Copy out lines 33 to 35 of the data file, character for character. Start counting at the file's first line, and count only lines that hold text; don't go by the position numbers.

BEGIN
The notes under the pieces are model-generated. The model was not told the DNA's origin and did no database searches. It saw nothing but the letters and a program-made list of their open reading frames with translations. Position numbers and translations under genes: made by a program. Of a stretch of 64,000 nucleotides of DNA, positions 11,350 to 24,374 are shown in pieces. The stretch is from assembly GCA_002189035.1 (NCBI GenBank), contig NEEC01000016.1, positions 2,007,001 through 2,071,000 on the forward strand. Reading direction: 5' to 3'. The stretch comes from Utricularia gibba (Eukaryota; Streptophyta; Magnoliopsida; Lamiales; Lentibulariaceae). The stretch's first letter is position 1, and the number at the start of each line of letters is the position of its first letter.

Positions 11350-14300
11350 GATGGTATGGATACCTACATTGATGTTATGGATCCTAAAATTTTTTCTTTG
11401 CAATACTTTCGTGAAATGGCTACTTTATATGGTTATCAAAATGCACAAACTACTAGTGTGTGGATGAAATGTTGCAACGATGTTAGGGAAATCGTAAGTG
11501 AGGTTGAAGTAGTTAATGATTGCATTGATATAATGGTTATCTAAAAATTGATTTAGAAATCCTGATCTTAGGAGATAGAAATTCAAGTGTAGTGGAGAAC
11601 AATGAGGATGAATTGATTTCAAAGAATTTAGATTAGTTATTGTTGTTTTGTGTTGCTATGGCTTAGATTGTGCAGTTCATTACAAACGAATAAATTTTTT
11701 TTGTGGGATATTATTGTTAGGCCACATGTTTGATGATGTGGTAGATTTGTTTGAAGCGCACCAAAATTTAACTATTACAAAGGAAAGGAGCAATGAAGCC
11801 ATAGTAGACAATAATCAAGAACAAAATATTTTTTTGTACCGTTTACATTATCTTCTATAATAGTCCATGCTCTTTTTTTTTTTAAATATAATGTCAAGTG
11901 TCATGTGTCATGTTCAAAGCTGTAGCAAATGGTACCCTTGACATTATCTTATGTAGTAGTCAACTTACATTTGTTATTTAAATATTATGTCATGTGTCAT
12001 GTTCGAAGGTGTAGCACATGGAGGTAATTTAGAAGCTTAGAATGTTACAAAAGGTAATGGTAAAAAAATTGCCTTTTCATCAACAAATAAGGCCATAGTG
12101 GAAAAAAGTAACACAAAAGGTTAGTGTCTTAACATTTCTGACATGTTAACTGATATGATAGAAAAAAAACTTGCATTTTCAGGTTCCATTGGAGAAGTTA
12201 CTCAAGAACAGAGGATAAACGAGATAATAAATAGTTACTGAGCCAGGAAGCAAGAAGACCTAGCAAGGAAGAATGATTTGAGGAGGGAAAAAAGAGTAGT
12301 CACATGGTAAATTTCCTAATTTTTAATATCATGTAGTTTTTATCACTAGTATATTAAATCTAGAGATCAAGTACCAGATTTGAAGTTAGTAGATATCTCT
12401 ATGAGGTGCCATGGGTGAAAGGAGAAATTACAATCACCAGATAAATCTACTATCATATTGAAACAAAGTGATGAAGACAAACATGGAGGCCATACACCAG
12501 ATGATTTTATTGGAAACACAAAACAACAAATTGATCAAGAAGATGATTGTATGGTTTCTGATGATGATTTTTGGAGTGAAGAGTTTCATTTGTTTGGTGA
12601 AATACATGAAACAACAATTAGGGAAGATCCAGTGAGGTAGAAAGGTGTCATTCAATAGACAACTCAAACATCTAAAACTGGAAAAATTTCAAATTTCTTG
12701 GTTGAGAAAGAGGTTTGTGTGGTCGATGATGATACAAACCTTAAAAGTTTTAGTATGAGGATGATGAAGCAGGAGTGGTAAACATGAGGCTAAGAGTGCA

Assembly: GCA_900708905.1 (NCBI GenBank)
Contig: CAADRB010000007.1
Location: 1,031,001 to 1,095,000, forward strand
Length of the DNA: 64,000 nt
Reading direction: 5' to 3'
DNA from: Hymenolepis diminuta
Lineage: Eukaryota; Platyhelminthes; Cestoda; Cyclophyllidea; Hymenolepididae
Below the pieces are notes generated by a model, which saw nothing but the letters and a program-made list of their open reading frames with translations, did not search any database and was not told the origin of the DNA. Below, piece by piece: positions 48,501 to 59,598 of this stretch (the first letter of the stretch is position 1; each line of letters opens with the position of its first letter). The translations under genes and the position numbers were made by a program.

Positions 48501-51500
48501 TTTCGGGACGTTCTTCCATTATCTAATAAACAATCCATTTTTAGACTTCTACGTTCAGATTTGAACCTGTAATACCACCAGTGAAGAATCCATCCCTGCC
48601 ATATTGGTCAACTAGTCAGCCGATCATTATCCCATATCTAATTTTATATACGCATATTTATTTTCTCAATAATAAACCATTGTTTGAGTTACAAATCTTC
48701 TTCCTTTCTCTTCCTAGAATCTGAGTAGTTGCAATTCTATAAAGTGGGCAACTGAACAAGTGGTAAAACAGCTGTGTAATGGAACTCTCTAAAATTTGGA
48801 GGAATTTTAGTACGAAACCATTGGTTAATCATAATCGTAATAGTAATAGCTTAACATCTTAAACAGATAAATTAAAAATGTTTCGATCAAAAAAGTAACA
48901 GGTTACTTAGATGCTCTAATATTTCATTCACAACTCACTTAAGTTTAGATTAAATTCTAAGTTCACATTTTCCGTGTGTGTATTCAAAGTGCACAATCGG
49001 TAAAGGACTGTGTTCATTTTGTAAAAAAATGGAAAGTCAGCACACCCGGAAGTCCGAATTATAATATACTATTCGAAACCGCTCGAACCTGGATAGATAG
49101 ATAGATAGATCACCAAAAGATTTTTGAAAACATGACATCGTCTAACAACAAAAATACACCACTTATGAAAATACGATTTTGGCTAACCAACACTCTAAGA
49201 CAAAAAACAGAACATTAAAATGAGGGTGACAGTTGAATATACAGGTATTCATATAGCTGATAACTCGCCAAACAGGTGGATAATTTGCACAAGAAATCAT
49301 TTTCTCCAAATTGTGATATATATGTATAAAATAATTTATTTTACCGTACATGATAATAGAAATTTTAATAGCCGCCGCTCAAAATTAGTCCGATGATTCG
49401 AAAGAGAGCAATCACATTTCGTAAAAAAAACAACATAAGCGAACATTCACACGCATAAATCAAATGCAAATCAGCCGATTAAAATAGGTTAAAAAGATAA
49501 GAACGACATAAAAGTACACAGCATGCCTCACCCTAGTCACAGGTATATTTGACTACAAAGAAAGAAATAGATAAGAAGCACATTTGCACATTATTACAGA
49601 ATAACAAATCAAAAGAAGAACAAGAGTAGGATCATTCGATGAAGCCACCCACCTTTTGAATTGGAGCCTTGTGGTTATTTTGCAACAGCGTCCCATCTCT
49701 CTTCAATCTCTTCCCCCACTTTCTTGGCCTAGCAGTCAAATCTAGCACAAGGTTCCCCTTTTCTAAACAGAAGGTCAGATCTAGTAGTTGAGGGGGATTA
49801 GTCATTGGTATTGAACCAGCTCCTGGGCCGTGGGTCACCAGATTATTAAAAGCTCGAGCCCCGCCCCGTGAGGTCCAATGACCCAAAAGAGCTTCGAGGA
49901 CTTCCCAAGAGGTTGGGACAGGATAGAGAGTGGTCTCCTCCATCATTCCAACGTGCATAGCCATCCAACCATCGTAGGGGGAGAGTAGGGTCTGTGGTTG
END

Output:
49101 ATAGATAGATCACCAAAAGATTTTTGAAAACATGACATCGTCTAACAACAAAAATACACCACTTATGAAAATACGATTTTGGCTAACCAACACTCTAAGA
49201 CAAAAAACAGAACATTAAAATGAGGGTGACAGTTGAATATACAGGTATTCATATAGCTGATAACTCGCCAAACAGGTGGATAATTTGCACAAGAAATCAT
49301 TTTCTCCAAATTGTGATATATATGTATAAAATAATTTATTTTACCGTACATGATAATAGAAATTTTAATAGCCGCCGCTCAAAATTAGTCCGATGATTCG